Boston Entrepreneur Sells Massachusetts Snow To Other States In America

Kyle waring

A young Boston entrepreneur, Kylie Waring, has decided it’s high time to make some good use of all the snow in Massachusetts and is selling bags of Boston snow to other parts of America. The price: $89 for six pounds.

It all started when Waring and his wife were shoveling snow from their yard in Manchester-by-the-Sea. Kylie joked that he was going to set up a service sending snow to family and friends, but that joke, somehow, became a reality.

That reality came in the form of, the brainchild of the Warings, which is a website which uses “snow as a service.”

The company’s first attempt to sell “historic Boston snow” didn’t really work, as the first 112 recipients only got a bottle of water, as the snow all melted in transit.

While Waring initially marketed each bottle of Boston snow at a cool $19.99, he just launched a new product: six pounds of snow for “only $89.” That price includes shipping and guaranteed arrival within 20 hours of ordering.

The idea behind the six pound bags of snow is simple, as Waring told reporters, “I put the snow in a plastic bag, and put that in tinfoil. Then I put that package in an insulated container that’s an inch and a half thick, and ship it overnight. It’s sealed tight in Omaha steaks packaging.”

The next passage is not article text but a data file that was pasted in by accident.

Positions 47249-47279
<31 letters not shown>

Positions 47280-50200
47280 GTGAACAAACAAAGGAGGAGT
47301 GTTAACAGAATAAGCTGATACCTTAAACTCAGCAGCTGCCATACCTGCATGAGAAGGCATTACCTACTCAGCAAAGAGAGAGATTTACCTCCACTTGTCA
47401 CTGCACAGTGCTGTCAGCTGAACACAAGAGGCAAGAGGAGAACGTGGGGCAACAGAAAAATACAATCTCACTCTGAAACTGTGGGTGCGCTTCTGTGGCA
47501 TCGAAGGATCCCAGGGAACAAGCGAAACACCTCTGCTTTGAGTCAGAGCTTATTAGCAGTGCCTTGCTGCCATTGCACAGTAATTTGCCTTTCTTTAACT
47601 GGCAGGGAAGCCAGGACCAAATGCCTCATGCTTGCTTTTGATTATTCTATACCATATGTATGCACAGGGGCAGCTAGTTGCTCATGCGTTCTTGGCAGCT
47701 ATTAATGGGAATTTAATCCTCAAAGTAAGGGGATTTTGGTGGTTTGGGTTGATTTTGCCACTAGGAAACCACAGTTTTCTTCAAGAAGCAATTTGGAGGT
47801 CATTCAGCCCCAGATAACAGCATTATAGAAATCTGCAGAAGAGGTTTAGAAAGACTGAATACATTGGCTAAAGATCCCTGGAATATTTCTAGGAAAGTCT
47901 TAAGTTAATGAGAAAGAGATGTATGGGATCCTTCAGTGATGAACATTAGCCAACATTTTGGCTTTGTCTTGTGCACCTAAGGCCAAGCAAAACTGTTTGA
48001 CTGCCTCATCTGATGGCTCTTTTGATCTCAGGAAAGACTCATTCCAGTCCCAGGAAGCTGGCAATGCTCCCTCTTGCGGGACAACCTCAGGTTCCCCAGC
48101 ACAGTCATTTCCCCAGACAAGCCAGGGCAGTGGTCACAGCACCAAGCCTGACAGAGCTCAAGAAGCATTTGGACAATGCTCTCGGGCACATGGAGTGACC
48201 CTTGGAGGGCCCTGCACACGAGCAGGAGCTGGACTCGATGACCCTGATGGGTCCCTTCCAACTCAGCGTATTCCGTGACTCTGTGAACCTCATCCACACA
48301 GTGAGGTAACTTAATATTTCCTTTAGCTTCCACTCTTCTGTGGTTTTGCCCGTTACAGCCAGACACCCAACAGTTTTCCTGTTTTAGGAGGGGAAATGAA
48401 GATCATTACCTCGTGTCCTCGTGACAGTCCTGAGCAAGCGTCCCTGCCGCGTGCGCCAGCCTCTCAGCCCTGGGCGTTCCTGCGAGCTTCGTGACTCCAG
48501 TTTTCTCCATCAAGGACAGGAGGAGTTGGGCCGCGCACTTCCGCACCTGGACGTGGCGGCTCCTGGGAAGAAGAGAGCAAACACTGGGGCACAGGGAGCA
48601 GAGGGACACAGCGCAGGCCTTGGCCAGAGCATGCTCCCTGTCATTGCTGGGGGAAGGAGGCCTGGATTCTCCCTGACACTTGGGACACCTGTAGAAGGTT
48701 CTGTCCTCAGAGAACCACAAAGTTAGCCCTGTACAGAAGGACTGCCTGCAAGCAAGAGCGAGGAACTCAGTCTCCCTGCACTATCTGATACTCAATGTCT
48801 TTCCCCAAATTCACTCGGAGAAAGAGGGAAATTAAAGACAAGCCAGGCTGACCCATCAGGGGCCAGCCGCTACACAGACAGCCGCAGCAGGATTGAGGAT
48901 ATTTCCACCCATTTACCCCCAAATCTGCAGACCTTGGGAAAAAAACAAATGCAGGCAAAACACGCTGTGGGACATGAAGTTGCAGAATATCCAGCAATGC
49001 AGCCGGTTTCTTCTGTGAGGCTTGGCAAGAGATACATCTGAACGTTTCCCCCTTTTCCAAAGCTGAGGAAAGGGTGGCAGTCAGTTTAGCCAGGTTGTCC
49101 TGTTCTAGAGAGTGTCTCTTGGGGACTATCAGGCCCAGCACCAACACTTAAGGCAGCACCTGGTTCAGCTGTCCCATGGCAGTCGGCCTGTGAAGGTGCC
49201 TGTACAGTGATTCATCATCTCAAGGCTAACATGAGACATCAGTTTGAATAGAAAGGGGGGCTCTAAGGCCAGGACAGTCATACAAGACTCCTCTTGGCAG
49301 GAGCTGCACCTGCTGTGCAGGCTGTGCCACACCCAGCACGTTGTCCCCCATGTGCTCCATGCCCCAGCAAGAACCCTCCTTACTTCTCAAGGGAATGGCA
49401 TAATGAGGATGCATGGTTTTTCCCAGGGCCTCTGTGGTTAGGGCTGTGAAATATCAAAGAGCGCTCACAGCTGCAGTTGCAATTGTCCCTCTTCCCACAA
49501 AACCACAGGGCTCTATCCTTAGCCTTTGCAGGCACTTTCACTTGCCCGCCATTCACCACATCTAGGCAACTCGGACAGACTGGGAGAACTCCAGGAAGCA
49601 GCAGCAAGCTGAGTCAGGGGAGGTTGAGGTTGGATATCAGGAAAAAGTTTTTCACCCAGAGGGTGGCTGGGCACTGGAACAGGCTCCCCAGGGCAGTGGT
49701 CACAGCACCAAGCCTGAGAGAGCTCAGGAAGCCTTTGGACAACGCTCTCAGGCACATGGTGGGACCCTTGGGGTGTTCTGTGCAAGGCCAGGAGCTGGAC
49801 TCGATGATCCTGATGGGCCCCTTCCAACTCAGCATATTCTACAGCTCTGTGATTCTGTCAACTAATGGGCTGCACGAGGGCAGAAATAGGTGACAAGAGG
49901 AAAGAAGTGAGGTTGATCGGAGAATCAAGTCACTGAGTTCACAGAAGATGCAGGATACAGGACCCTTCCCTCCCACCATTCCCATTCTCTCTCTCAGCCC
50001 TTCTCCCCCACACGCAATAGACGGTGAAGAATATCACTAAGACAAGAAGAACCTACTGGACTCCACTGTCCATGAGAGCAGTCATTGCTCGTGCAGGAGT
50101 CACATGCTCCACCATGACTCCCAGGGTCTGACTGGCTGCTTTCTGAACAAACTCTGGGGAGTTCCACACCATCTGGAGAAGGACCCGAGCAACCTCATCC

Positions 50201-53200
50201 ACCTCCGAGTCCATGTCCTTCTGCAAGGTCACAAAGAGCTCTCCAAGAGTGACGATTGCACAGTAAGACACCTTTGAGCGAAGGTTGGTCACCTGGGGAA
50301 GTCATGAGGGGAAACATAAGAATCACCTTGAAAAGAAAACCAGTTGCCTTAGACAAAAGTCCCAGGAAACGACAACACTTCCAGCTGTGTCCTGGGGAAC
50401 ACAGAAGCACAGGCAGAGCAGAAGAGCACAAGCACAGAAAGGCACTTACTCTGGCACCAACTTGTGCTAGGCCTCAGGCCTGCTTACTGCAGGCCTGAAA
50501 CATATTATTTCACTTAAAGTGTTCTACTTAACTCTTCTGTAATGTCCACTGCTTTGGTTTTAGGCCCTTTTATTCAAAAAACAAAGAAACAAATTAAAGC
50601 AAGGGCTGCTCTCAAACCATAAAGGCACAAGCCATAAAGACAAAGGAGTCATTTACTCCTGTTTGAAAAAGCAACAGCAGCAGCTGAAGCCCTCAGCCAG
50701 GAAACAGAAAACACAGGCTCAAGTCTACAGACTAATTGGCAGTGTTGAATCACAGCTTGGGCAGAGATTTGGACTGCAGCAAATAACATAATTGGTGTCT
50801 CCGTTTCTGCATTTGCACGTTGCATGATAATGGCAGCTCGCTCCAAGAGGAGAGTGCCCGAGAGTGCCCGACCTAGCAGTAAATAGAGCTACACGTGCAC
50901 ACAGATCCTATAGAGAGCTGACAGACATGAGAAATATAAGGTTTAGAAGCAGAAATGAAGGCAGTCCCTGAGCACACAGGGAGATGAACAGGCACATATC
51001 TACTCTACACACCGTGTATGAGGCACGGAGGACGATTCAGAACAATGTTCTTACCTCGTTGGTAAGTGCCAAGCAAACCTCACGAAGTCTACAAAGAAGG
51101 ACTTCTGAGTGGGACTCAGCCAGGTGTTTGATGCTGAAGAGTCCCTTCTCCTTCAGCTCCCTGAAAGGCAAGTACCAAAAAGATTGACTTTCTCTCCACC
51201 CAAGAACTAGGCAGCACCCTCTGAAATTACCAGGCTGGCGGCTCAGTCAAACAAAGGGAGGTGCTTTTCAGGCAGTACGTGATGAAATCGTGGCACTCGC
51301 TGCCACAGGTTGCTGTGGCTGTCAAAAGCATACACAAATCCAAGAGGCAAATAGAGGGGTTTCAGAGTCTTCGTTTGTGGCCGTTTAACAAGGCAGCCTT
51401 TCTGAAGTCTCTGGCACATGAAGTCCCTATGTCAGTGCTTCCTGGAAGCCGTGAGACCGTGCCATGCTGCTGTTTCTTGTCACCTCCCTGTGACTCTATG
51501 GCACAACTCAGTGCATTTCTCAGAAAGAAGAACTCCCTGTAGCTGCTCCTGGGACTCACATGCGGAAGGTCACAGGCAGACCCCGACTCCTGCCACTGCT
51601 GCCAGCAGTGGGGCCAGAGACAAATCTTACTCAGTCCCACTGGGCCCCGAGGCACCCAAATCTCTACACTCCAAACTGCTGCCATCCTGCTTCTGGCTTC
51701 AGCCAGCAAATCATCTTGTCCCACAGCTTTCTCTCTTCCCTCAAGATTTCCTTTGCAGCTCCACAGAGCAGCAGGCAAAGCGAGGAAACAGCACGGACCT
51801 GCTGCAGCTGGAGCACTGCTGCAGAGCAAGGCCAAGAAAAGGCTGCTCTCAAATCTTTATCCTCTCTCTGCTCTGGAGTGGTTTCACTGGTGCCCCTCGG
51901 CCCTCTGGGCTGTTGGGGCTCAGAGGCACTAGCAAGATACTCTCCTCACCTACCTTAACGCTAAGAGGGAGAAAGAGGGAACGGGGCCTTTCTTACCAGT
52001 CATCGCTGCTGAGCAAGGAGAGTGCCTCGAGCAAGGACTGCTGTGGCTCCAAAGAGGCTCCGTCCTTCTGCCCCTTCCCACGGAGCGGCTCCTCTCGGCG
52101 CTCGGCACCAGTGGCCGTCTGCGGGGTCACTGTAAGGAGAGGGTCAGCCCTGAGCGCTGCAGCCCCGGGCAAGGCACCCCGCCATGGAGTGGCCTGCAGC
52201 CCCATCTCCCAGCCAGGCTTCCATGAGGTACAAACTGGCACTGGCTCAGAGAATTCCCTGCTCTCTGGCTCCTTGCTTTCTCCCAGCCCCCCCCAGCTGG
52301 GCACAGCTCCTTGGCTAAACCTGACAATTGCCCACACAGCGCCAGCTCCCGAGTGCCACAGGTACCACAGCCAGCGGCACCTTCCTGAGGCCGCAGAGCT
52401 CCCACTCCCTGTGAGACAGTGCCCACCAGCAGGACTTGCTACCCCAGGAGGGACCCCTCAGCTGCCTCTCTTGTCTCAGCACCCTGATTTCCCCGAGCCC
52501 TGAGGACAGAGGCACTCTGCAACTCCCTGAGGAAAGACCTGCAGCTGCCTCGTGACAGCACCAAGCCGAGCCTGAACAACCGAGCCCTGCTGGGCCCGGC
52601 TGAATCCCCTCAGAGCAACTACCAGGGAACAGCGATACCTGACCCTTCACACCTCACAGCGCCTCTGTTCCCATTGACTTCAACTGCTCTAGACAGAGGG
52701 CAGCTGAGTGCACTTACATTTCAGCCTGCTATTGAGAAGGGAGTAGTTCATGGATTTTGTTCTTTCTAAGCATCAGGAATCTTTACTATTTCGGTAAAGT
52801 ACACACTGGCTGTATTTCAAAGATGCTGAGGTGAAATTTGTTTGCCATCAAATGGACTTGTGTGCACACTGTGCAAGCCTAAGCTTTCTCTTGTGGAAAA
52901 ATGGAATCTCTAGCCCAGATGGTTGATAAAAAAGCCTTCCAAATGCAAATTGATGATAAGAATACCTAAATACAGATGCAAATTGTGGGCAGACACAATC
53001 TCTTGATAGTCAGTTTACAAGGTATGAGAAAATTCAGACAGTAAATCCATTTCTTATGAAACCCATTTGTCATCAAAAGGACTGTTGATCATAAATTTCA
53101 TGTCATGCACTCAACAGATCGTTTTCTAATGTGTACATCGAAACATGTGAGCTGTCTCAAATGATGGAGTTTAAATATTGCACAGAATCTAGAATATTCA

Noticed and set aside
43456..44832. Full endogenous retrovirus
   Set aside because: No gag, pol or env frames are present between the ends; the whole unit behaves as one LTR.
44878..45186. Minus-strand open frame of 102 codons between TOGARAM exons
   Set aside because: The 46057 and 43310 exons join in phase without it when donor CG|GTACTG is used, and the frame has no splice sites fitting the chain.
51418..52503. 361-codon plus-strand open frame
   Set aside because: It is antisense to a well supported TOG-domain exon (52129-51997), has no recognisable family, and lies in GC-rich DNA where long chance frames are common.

Even though Waring knows the snow will melt somewhat, he said that an $89 order will still produce around 10 to 15 decent snowballs when it arrives.

Amazingly, Waring is doing very well with his new business venture and sold out of his new six-pound bags within just 24 hours!

As Waring explained, “It seems to be corporations paying for the $90 product as a funny gesture, where the $20 one is regular consumers.”

As long as there’s snow on the ground in Boston, Waring is happy to sell it to other states where there is no snow.

He concluded, “At this rate, it’s going to be July until the snow melts. But I’ve thought about taking this idea and running with it for other seasonal items. Maybe I’ll ship some fall foliage.”